Never would she have guessed such a lavish home existed in these rustic mountains.
As a rustic dialect the language lasted on in North Africa till the 5th century A.D.
For example, when one considers how often milk is used in the tending and propitiation of venerated snakes, it is noteworthy that in Roman cult the truly rustic deities are offered milk (Fowler), and it is no less singular that many of the old goddesses of Greece have serpent attributes (Harrison).'
Today, we leave this rustic life and move to the city.
Picumnus, a rustic deity (like Picus) and husband of Pomona, is specially concerned with the manuring of the soil and hence called Sterquilinus, while Pilumnus is the inventor of the pounding of grain, so named from the pestle (pi/um) used by bakers.
He is indeed the Victorian Theocritus; and, as English country life is slowly swept away before the advance of the railway and the telegraph, he will be more and more read for his warm-hearted and fragrant record of rustic love and piety.
The pandean pipes continued in favour with the rustic populations of the West long after the organ evolved from it had eclipsed this humble prototype.
They are frequently associated with the superior divinities, the huntress Artemis, the prophetic Apollo, the reveller and god of trees Dionysus, and with rustic gods such as Pan and Hermes (as the god of shepherds).
The woman led her straight into a small cafeteria with rustic tables and benches, an open fireplace, and a sagging buffet table along one wall.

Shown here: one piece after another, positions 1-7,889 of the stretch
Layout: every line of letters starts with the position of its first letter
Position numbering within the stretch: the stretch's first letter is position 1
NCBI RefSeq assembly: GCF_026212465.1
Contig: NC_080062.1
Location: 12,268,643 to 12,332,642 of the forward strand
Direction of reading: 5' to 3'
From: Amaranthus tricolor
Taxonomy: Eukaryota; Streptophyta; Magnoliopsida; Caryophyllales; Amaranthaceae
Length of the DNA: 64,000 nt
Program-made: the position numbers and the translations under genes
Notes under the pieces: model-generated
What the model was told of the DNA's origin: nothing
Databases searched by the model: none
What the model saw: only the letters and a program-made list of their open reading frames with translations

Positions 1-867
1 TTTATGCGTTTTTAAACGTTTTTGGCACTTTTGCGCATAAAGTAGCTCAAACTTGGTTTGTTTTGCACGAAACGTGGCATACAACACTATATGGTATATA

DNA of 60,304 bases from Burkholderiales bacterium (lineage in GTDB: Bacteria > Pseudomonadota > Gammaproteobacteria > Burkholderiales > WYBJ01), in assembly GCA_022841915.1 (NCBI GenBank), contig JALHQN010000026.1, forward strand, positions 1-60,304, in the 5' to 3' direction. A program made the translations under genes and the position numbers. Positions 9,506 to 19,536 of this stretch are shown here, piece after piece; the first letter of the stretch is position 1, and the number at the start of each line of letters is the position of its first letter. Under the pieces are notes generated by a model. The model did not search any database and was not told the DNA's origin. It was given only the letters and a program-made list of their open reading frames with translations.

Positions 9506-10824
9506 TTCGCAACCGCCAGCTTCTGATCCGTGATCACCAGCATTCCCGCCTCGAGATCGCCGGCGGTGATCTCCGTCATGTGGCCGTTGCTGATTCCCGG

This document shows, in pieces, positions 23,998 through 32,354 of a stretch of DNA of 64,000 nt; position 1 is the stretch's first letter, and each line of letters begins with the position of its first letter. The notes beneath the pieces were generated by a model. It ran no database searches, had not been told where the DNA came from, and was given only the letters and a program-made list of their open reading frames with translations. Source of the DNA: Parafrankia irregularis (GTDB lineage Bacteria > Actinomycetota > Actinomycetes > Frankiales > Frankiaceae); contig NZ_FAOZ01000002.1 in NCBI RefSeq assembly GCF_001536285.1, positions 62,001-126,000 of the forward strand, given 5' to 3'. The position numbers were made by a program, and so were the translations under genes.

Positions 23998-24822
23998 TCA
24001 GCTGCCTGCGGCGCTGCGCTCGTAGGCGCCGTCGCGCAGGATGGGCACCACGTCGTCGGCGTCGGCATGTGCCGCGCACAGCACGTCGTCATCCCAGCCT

He destroyed the remnants of paganism that lingered on here, and by his preaching gained the rustic population to Christianity.
The book was not premeditated; a single poem, called out by the recruiting for the abhorred Mexican war, couched in rustic phrase and sent to the Boston Courier, had the inspiriting dash and electrifying rat-tat-tat of this new recruiting sergeant in the little army of Anti-Slavery reformers.
Only now, can I fully appreciate how rustic that old cabin must have been to you.
Special deities, moreover, will demand special victims, while the more rustic numina, such as Pales, should be given milk and millet cakes rather than a blood-offering.
Here we have a series of celebrations representing the occupations of the successive seasons, addressed sometimes to numina who developed later on into the great gods of the state, such as Jupiter, Mars or Ceres, sometimes to vaguer divinities who remained always indefinite and rustic in character, such as Pales and Consus.
The furniture was worn and rustic with wooden frames and upholstered cushions.
From novels of revolt and tendency novels George Sand turned at last to simple stories of rustic life, the genuine pastoral.
Baxter describes him as full of animal spirits, "naturally of such a vivacity, hilarity and alacrity as another man is when he bath drunken a cup of wine too much," and notes his "familiar rustic carriage with his soldiers in sporting."
Its broad unpaved streets and one-storey houses built in the Dutch style give it an almost rustic appearance, although its industries, beyond some fishing, are entirely connected with its shipping.